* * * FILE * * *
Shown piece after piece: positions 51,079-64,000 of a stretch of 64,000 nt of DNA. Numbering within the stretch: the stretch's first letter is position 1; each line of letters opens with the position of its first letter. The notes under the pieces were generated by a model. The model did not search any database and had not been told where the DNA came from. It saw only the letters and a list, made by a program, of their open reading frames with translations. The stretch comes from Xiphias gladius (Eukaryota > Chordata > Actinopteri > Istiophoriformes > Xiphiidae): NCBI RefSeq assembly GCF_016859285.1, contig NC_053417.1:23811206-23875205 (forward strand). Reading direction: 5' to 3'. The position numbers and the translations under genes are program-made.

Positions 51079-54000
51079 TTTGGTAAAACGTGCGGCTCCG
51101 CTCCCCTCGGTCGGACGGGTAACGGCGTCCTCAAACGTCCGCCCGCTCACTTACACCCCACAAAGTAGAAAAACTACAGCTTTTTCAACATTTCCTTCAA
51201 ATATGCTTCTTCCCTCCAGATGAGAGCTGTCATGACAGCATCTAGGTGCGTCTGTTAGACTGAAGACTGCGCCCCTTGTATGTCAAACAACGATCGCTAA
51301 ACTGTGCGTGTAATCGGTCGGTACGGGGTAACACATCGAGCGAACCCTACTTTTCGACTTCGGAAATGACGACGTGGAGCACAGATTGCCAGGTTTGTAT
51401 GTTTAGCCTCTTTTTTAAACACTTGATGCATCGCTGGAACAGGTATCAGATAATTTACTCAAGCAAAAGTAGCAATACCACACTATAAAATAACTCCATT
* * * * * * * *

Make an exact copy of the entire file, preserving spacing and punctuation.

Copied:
Shown piece after piece: positions 51,079-64,000 of a stretch of 64,000 nt of DNA. Numbering within the stretch: the stretch's first letter is position 1; each line of letters opens with the position of its first letter. The notes under the pieces were generated by a model. The model did not search any database and had not been told where the DNA came from. It saw only the letters and a list, made by a program, of their open reading frames with translations. The stretch comes from Xiphias gladius (Eukaryota > Chordata > Actinopteri > Istiophoriformes > Xiphiidae): NCBI RefSeq assembly GCF_016859285.1, contig NC_053417.1:23811206-23875205 (forward strand). Reading direction: 5' to 3'. The position numbers and the translations under genes are program-made.

Positions 51079-54000
51079 TTTGGTAAAACGTGCGGCTCCG
51101 CTCCCCTCGGTCGGACGGGTAACGGCGTCCTCAAACGTCCGCCCGCTCACTTACACCCCACAAAGTAGAAAAACTACAGCTTTTTCAACATTTCCTTCAA
51201 ATATGCTTCTTCCCTCCAGATGAGAGCTGTCATGACAGCATCTAGGTGCGTCTGTTAGACTGAAGACTGCGCCCCTTGTATGTCAAACAACGATCGCTAA
51301 ACTGTGCGTGTAATCGGTCGGTACGGGGTAACACATCGAGCGAACCCTACTTTTCGACTTCGGAAATGACGACGTGGAGCACAGATTGCCAGGTTTGTAT
51401 GTTTAGCCTCTTTTTTAAACACTTGATGCATCGCTGGAACAGGTATCAGATAATTTACTCAAGCAAAAGTAGCAATACCACACTATAAAATAACTCCATT